Moving to South Korea


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Ancient and modern in South KoreaExpats moving to South Korea will discover a country that is steeped in ancient history while being extremely modern. It is a nation of people who look both forwards and backwards, in a country that is fiercely competitive on global markets and proud of its rich history. 
 
Technologically, South Korea is hard to beat. The home of tech giants such as Samsung and LG Electronics, Bloomberg ranked the Republic of Korea as having the world’s second fastest Internet in 2014, only behind Hong Kong. This is important for business but also for expatriates wanting to keep in touch with family and friends back home.
 
Seoul is the country’s capital, its most densely populated city and chief industrial centre. Of the estimated 50 million people who call South Korea home, around 10 million live in the capital. As with many Asian cities, it is dominated by high-rise buildings and apartment blocks. Between all the high-tech, modern buildings, however, is an interesting array of temples, palaces and museums, all conveniently connected by Seoul’s efficient subway system.
 
The extensive road, rail and ferry transport systems in South Korea connect its nine provinces. Similar to Japan’s bullet train, the KTX connects Seoul, Daejeon, Daegu and Busan - the cities most popular with expats - and enables passengers to hurtle from Seoul in the north to Busan in the south in about three hours. 
 
The healthcare system in South Korea is as advanced as its transport network. The country is at the forefront of medical research and constantly strives to push the boundaries of medical knowledge. 
 
The standard of education in South Korea is also high, with a number of foreign language and international schools in Seoul and other major cities, as well as in some smaller towns.
 
Banks in South Korea are common, efficient and it's relatively easy for expats to open an account and transfer money in and out of the country.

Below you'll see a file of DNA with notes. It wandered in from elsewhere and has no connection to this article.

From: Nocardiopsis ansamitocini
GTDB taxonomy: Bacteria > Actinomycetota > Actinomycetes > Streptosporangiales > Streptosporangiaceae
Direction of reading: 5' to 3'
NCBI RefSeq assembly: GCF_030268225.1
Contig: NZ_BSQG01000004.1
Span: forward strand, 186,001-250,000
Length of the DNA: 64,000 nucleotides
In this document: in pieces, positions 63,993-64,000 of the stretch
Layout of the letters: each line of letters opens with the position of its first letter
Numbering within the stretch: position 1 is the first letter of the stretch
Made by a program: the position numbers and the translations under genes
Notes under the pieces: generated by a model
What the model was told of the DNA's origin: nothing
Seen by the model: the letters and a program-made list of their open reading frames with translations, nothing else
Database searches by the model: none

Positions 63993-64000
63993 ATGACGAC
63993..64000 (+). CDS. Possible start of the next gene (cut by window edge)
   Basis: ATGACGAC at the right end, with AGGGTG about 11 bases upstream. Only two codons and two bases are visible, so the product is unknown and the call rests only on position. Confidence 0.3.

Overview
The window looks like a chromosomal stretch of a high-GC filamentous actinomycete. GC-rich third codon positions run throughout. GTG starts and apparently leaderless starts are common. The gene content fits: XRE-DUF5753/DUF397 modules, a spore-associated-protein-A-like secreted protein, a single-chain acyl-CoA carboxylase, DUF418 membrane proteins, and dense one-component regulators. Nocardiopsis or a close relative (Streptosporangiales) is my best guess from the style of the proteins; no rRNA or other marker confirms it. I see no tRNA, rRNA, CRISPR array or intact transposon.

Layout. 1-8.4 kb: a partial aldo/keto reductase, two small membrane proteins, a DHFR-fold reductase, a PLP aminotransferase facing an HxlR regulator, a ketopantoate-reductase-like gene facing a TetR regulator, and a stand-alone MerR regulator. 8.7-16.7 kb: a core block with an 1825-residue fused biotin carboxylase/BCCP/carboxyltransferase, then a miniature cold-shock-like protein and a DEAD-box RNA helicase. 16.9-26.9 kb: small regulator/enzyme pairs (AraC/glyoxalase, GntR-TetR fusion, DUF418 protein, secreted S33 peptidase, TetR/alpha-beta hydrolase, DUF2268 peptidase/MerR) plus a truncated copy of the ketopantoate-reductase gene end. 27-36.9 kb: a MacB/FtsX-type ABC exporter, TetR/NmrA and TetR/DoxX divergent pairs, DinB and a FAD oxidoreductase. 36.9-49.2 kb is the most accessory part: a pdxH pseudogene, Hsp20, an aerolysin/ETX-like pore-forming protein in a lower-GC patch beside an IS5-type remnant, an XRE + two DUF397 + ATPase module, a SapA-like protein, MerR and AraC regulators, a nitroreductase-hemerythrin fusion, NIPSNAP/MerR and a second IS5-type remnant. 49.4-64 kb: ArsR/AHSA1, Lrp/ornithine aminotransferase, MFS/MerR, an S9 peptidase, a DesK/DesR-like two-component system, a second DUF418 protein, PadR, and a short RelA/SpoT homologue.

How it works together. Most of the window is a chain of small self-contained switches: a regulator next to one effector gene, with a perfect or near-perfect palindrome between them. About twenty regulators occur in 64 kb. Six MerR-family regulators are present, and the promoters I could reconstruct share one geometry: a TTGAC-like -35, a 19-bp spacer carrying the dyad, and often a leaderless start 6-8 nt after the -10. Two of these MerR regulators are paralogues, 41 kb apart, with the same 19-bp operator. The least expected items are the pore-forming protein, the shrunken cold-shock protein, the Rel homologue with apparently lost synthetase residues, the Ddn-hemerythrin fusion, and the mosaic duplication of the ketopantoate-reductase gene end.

Politically, South Korea does not enjoy a good relationship with its neighbour, North Korea, but this rarely affects ordinary people going about their daily business.
 
South Korean cuisine is very different from Asian foods that expats are often familiar with and may initially challenge their palates. Perseverance is crucial, however, since there are many regional delicacies worth sampling, although Western food is readily available in the major cities. 
 
South Koreans enjoy entertainment, and the country's nightlife, particularly in the larger cities, is fantastic. There are a number of cultural festivals celebrated throughout the year and it has a bustling music scene that frequently attracts international stars.
 
South Koreans pride themselves on their country’s very distinctive and beautiful four seasons. As in neighbouring Japan, spring cherry blossom festivals are held every March and April, attracting visitors from across the country. Summers tend to be rainy at first with high humidity levels towards the middle of the season. Autumn is spectacularly beautiful in the mountainous areas as leaves turn red, orange, auburn, brown and gold. Winters tend to be quite cold, particularly towards the north, and lends itself to excellent skiing and ice-fishing adventures.
 
South Korea can be a challenging place for expats but the rewards of moving there are great. Its culture is intriguing and, with accessible countryside, getting away from fast-paced life in the city is easy. Living standards are also high and the cost of living is reasonable. 
 
South Korea is an incredibly safe country with low crime rates, and expats can expect a warm welcome from locals and other foreigners.
 

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